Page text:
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In this Photoshop for Designers course, Nigel French focuses on the tools and features in Photoshop designed for choosing, applying, and editing color. The course looks at concepts such as the color wheel and color harmonies as well as the practicalities of using the Color Picker, leveraging the power of color channels, and the characteristics of different color modes in Photoshop. The course includes exercises on correcting color, enhancing color, shifting and replacing colors, working with spot color channels, hand coloring black and white images, and designing with a reduced color palette.
We are now going to work with the Lab Color version of the same image. I am going to convert this RGB image to Lab Color, using the Mode menu. When I do so, the file size will not change. We still have three channels as we did when with the RGB image. They are now called Lightness, a, and b. Lab Color is a device independent color space. Unlike RGB, unlike CMYK, the properties of the color are not tied to specific color profiles, which describe the range of colors that can be displayed or describe the properties of the output device that the file is being sent to.
If we just go and have a look at the color profile right here, regardless of how this started out, when you convert to Lab Color, that's the color profile that you are going to have. So what are the implications of this? What does Lab Color mean for us? Unlike a mode conversion between RGB and CMYK, or the opposite, converting to Lab Color is not destructive. So we can go to Lab Color and then we can go back to RGB or to CMYK, we don't lose anything.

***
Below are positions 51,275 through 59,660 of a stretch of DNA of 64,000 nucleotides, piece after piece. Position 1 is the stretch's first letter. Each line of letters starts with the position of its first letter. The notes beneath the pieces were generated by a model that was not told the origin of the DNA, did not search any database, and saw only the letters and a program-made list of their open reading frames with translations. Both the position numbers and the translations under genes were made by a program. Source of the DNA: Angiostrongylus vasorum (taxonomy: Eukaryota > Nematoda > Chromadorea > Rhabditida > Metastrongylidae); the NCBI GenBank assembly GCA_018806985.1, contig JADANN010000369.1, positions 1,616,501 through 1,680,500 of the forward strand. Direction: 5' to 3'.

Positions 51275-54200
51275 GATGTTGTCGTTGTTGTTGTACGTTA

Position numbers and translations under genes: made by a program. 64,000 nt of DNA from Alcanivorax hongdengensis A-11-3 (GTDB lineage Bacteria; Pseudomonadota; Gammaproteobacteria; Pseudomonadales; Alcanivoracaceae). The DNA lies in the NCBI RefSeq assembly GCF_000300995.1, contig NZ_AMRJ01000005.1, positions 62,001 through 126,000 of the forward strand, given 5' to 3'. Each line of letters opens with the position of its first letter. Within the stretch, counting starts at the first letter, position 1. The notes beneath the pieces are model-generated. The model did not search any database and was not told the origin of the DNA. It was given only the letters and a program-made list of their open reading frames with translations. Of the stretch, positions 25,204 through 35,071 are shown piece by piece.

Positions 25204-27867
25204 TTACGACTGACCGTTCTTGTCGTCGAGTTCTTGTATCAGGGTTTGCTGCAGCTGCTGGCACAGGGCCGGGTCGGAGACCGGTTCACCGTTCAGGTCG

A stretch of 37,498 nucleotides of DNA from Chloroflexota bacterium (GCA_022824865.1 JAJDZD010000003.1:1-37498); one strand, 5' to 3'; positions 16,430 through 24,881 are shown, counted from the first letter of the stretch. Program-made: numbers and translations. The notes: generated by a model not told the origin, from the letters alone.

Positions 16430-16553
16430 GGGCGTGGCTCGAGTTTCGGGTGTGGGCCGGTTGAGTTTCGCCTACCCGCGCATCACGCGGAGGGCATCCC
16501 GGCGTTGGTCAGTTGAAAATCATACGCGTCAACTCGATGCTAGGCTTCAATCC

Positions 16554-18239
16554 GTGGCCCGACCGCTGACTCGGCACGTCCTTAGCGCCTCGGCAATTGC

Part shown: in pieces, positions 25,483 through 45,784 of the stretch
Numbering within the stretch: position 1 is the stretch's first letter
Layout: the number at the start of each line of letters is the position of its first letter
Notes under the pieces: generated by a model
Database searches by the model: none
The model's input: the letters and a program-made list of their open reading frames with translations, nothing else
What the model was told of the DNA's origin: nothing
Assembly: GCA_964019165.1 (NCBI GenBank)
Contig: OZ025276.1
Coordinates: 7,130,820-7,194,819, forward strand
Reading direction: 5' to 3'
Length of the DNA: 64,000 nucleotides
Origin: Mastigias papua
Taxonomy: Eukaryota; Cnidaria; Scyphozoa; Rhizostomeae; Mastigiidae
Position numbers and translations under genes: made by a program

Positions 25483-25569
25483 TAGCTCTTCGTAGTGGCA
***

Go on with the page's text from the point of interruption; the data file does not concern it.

Not all of our filters will be available to us. You will see that we don't have the Filter Gallery, Lens Correction, Vanishing Point, the Sketch Filters, none of those can you use in lab. Let's have a look at the qualities of the different channels. The Lightness channel is very easy to understand. This is just a grayscale version of the image. And before the Black & White adjustment which is right there, or also exists as an adjustment layer, before the advent of the Black & White adjustment, converting to lab, and then discarding the a and the b channels was perhaps the best way to get good quality grayscale from a color image.
So the lightness is easy enough to understand. The a and b channels however are a little bit more tricky to understand. The a channel if I turn that on, is on a magenta to green scale and if I now turn on the b channel, that is on a yellow to blue scale. I'm now going to turn on all of my channels in terms of editing a lab image. Because it is device independent, because it has the biggest color gamut of all the color spaces, indeed all the other color spaces are essentially subsets of lab, some people prefer to do their editing in lab.
I am not one of those people because I think it's a very difficult color space to get your head around. Lightness as I said easy enough. This is on a scale of 0 to 100, and when we come to a curves adjustment for a lab image, you're editing the channels one-by-one. There is no option to edit them as a composite as you would have in RGB, and with CMYK. So if I move the curve up, things get brighter, move it down, things get darker.
If I go to the a, if I move up, then things get more magenta, move down, things get more green. And the b, move the curve up, things get more yellow, move down, things get more blue. So, if you're fearless and want to edit your images in lab, the advantage of working in the lab color space is that you're working with the maximum number of colors available in your image, and you would then need to convert the image to a CMYK image if you are going to be printing it on an offset printing press or to an RGB image if you're printing it on a desktop inkjet printer, or if you are going to be making a screen image.
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